U.S. Food and Drug Administration inspectors have found samples of Salmonella bacteria at a farm in Mexico that produces serrano peppers, officials said on Wednesday.
They matched the strain that has sicked more than 1,300 people across the United States and parts of Canada, David Acheson, FDA associate commissioner for food protection, told a congressional hearing.
“FDA found Salmonella saintpaul in a sample of serrano peppers and a sample of water from a farm in Mexico,” FDA spokeswoman Stephanie Kwisnek confirmed.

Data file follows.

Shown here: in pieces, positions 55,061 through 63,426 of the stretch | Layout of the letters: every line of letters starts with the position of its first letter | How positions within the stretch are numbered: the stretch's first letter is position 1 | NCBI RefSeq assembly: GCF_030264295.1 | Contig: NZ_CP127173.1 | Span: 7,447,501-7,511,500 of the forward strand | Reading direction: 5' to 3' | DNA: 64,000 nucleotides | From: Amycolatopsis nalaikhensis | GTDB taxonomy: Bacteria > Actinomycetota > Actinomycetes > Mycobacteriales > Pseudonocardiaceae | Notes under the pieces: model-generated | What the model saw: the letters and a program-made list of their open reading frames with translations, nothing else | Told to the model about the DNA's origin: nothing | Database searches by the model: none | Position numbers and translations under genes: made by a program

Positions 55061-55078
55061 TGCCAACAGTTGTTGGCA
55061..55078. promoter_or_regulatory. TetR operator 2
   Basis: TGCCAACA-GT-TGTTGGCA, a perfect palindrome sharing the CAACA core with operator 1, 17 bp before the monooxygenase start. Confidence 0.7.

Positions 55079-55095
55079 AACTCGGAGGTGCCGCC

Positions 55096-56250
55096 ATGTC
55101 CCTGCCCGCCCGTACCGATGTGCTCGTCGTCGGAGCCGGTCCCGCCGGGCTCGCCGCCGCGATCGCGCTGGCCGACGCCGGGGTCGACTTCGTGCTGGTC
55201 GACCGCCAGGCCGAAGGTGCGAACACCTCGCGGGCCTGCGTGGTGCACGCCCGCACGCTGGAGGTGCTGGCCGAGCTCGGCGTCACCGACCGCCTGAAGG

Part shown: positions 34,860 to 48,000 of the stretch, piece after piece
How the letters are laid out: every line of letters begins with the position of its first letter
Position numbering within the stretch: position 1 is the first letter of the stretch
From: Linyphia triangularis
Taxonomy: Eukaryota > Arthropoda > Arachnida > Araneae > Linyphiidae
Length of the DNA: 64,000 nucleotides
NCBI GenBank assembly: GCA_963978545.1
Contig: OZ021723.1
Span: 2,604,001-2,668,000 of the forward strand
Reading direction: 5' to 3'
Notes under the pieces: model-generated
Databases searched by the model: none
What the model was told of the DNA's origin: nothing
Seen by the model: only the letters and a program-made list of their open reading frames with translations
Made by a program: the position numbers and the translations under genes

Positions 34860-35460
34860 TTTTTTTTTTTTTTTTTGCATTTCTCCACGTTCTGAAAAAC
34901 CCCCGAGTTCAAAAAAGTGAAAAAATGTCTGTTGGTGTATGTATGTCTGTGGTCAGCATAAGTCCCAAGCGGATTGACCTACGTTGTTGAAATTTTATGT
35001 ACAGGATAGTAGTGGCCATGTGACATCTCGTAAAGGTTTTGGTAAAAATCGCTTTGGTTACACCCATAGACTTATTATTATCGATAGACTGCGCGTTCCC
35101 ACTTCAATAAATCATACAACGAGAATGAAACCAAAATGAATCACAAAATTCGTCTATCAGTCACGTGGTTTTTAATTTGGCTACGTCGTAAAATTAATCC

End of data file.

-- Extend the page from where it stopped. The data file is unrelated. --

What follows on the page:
Mexican officials have repeatedly denied that the outbreak, originally blamed on tomatoes but later traced to peppers, could be traced to Mexican farms.
Mexican officials have been angered by the FDA’s statements.
Last week, Enrique Sanchez, director of Mexico’s National Sanitation and Farm Food Quality Service, called the decision “arbitrary” and said it could have an “enormous” harmful impact on the local jalapeno industry.